#46: 🩺 Med3
The evolution of medicine & predicting the future of healthcare
I personally narrate the audio for every Nina’s Note.
It’s not an auto-generated robot voice.
Now that you know I’m the voice behind that play button. Take a second to answer this poll & give this Note a listen.
Click the Play button at the top of the article called “Audio Voiceover” and relax as I teach you about science and medicine.
💬 In this note:
⚡️ Take Your Vacation, Please
In Peter Attia’s latest book Outlive, he coined the term Medicine 3.0. To make it catchier, let’s call it Med3.
So, what is Med3?
Similar to the evolution of the web, medicine has evolved as well. The web evolved from writing to reading to owning.
Web1 → Web2 → Web3
Read → Write → Own
In the last 500 years of medicine, we went from understanding to treating.
Peter Attia suggests we are now in a transition from treatment to prevention with Med3.
Med1 → Med2 → Med3
Understand → Treat → Prevent
Let’s take a look at the evolution of medicine.
Med1 = When we had no idea about science.
Med1 refers to the old world of medicine when doctors didn’t have much in the way of effective treatments and their knowledge of disease and conditions was rudimentary compared to today.
Beliefs about health were that you were unlucky if you fell ill or sickness was the result of bad humors or spirits.
Basically the concept of health had no scientific basis at this time. The relationship between doctors and patients was close however, with typically one doctor treating all the members of a family for decades.
That all changed in 1620 at the height of the Scientific Revolution when Sir Francis Bacon introduced the scientific method to European thinkers in his published treatise, Novum Organum.
Bacon introduced a systematic approach to establish scientific knowledge. Where one makes an observation, asks a question, researches the question, proposes a hypothesis, tests the hypothesis with an experiment and draws a conclusion based on the results. Then one iterates the experiment based on the outcome.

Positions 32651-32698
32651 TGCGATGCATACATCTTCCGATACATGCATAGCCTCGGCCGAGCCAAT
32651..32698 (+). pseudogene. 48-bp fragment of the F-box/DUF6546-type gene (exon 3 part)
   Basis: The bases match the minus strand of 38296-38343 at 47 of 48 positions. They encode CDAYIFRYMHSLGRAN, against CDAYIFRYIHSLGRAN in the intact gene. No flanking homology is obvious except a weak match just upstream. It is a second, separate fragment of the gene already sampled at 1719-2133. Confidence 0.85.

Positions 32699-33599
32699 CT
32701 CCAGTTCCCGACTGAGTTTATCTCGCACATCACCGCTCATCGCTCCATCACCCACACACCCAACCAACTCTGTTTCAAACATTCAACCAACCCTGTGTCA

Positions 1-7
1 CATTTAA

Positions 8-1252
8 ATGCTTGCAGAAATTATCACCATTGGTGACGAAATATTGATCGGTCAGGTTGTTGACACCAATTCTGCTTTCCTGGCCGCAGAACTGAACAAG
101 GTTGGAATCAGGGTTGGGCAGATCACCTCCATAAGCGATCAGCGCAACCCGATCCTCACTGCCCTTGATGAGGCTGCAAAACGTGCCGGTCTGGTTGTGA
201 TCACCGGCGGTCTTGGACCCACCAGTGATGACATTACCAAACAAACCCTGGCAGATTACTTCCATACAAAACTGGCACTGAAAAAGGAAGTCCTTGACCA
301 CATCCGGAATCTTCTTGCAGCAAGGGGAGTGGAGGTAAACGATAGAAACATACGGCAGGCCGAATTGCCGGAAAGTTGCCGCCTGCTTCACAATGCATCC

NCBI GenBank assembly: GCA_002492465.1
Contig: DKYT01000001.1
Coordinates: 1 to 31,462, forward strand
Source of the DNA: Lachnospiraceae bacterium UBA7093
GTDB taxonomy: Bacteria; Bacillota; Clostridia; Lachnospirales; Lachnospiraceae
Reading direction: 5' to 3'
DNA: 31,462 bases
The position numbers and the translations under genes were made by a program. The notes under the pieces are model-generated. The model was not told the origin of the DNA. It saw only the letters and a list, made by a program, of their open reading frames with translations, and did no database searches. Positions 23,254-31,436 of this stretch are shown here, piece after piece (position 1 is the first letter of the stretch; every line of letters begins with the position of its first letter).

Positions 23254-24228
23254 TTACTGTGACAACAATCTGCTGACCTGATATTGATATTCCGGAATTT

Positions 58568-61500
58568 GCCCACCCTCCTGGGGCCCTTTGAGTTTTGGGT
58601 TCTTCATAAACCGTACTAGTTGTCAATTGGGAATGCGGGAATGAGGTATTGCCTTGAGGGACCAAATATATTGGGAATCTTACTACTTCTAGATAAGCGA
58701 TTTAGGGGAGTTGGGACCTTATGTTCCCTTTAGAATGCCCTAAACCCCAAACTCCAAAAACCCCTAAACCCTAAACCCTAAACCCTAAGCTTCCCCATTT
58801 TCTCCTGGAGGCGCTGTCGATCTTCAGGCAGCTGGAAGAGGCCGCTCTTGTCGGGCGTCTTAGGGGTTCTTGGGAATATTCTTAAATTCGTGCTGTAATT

This method allowed a systematic way to investigate the world. Outside of medicine, Sir Francis Bacon influenced the likes of Galileo and Isaac Newton who used the method in their practices of physics, math and astronomy, which further catalyzed the Scientific Revolution.
The scientific method started to evolve Med1 at the end of the 17th century, but the transition to Med2 did not begin until we discovered germ theory. This theory, discovered by Louis Pasteur, states that pathogens or “germs” cause disease.
Pasteur was the inventor of the first vaccines and the method of pasteurization we use to preserve foods, but the notion of the immune system was still undiscovered at this time.
Med2 = Breakthrough medical tech & pharmaceuticals
Joseph Lister, a surgeon, medical scientist and experimental pathologist, was the first to apply the science of Germ Theory to surgery, building on its discovery. He was the pioneer of antisepsis surgery and his antisepsis system is the basis of modern infection control.
The full transition to Med2 occurred with the discovery of antibiotics.
In 1928, Dr. Alexander Fleming returned from holiday to find a mold growing on a Petri dish of Staphylococcus bacteria. He noticed the mold seemed to be preventing the bacteria around it from growing. He found that the mold produced a self-defense chemical that could kill the bacteria. That chemical was penicillin.
This discovery changed the course of medicine and transitioned the world from Med1 to Med2. It lead us into the 20th century which can be described as the era of antibiotics.
Med2 also has had a boom in medical technology with the crown jewel being the invention of statistical machinery to enable randomized control trials. Thus allowing scientists and physicians to test new drugs for a variety of conditions.
Med2 is great for acute conditions. Doctors now have powerful tools at their disposal such as MRI machines, advanced surgical techniques and new pharmaceuticals. These tools can tackle most acute conditions like heart attacks, car accidents and life threatening infections.
Med2 patients sometimes feel a lack of trust or depth in their doctor-patient relationship, feeling that they are just another number. Doctors on the other hand, are under more pressure due to increasing demands of the system which prioritizes procedures and prescriptions over holistic patient care.
If you want to keep someone alive as long as possible with acute conditions, Med2 is the answer. Instead of dying young from infections, as in the past, people typically succumb at a mature age from chronic, non transmittable conditions.
In summary, the transition from Med1 to Med2 was fast, less than a century, and vaccines along with notable antibacterial agents have changed the profile of world public health.
However, if longevity is what we are aspiring to, we have reached the limits of Med2’s capacity and we need a new strategy.
We need a fundamental shift to Med3.
Med3 = Focus on prevention above treatment
While previous versions of medicine reacted to diseases, Med3 will focus on their prevention. A core element of this is identifying risk factors early, promoting healthy lifestyles and early interventions to prevent disease progression.
In the Med3 era we are starting to see certain physicians taking a larger look at the body.
In the majority of Med2, physicians studied an individual organ and became a specialist. For example a brain surgeon or a nephrologist (kidney expert). These physicians would treat the symptoms causing a patient’s problems but not look at the root cause of disease.